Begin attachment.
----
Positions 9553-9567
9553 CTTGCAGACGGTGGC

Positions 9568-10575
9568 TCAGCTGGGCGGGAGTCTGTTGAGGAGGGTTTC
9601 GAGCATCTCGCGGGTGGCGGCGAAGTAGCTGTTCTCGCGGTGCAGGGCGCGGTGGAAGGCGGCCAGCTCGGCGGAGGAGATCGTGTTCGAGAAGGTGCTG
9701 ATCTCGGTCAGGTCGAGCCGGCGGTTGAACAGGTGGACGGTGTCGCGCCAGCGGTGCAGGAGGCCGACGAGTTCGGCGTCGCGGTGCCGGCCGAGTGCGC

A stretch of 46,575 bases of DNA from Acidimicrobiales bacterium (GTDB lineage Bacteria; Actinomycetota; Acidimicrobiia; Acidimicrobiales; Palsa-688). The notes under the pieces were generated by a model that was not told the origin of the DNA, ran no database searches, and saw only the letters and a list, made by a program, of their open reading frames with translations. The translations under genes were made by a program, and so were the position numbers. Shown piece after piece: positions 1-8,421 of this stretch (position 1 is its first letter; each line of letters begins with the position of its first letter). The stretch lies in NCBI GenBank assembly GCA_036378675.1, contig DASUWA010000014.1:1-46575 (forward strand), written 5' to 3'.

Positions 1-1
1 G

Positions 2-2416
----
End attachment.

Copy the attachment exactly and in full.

Positions 9553-9567
9553 CTTGCAGACGGTGGC

Positions 9568-10575
9568 TCAGCTGGGCGGGAGTCTGTTGAGGAGGGTTTC
9601 GAGCATCTCGCGGGTGGCGGCGAAGTAGCTGTTCTCGCGGTGCAGGGCGCGGTGGAAGGCGGCCAGCTCGGCGGAGGAGATCGTGTTCGAGAAGGTGCTG
9701 ATCTCGGTCAGGTCGAGCCGGCGGTTGAACAGGTGGACGGTGTCGCGCCAGCGGTGCAGGAGGCCGACGAGTTCGGCGTCGCGGTGCCGGCCGAGTGCGC

A stretch of 46,575 bases of DNA from Acidimicrobiales bacterium (GTDB lineage Bacteria; Actinomycetota; Acidimicrobiia; Acidimicrobiales; Palsa-688). The notes under the pieces were generated by a model that was not told the origin of the DNA, ran no database searches, and saw only the letters and a list, made by a program, of their open reading frames with translations. The translations under genes were made by a program, and so were the position numbers. Shown piece after piece: positions 1-8,421 of this stretch (position 1 is its first letter; each line of letters begins with the position of its first letter). The stretch lies in NCBI GenBank assembly GCA_036378675.1, contig DASUWA010000014.1:1-46575 (forward strand), written 5' to 3'.

Positions 1-1
1 G

Positions 2-2416